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21st World Congress on Heart Disease



Gregg S. Pressman, M.D., Einstein Medical Center, Philadelphia, PA, USA


Cardiac calcifications are frequently noted on routine clinical echocardiography. They’re particularly common in older patients and those with renal disease. They can involve the aortic root and valve, the mitral valve and annulus, and the sub-mitral apparatus. When severe aortic and/or mitral valve function can be affected. Otherwise they tend to garner little attention. However, they share risk factors with atherosclerosis and have been associated with cardiovascular disease, particularly stroke.

Calcium deposition in cardiac structures and vessels is the result of an inflammatory process that shares many similarities with atherosclerosis and is accelerated by the presence of renal dysfunction. The enzymatic processes involved are highly regulated and, in valvular tissue, can result in lamellar bone formation. While there are currently no effective treatments animal studies suggest possible methods of prevention.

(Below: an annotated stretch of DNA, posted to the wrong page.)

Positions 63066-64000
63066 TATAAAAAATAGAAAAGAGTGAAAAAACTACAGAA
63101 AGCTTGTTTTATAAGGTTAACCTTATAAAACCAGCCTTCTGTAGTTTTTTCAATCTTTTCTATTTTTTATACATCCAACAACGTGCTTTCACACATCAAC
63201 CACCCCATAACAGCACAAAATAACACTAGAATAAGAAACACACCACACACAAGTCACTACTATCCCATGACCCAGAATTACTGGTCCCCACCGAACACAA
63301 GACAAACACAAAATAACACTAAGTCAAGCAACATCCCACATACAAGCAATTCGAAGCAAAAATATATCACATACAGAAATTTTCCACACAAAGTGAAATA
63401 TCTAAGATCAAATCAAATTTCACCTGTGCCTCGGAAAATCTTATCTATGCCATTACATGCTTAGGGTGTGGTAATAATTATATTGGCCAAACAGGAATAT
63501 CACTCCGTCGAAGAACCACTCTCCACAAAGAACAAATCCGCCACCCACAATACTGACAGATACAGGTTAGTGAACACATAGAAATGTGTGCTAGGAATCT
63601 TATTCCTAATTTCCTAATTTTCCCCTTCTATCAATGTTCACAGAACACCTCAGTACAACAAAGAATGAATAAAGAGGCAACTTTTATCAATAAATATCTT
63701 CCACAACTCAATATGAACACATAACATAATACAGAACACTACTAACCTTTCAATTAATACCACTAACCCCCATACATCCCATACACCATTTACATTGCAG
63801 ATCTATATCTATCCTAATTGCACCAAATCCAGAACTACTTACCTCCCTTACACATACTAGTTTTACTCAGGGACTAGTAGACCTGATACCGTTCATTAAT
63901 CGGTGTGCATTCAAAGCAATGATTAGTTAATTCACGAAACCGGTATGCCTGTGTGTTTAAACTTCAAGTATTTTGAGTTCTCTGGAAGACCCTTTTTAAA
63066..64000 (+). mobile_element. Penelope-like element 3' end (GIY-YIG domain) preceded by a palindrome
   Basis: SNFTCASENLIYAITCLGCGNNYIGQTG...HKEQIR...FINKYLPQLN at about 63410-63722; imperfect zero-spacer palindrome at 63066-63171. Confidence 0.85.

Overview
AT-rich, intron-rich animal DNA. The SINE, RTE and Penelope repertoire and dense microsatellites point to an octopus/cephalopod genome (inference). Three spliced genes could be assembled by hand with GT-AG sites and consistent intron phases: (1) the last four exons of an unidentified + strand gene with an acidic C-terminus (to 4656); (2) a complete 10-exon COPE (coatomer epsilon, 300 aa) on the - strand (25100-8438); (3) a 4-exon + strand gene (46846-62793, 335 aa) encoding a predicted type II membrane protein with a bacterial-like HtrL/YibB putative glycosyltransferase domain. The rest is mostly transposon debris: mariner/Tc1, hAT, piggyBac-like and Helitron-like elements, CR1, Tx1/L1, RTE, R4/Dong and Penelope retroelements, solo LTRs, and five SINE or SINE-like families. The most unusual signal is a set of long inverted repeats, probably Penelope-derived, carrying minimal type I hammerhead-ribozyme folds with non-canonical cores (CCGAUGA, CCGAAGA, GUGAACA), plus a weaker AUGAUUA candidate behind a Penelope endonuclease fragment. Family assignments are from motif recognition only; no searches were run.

There is no standard way to score echocardiographic calcifications but several semi-quantitative measures have been proposed. These have clinical utility in predicting cardiovascular events and mortality. They can also alert the clinician to the likely presence of chronic kidney disease, conduction disease, and atherosclerosis.

Aside from effects on valvular function calcification of the mitral annulus can be a nidus for infection. Multiple case reports and two case series have documented vegetations arising from the calcified mitral annulus, including an unusual type of large vegetation with a distinctive speckled appearance.

Finally, the distribution, size, and bulk of calcifications have important implications for structural heart procedures. Pre-procedure planning for TAVR and percutaneous mitral valve replacement needs to include careful assessment of calcium deposits in the aortic valve and mitral annulus.



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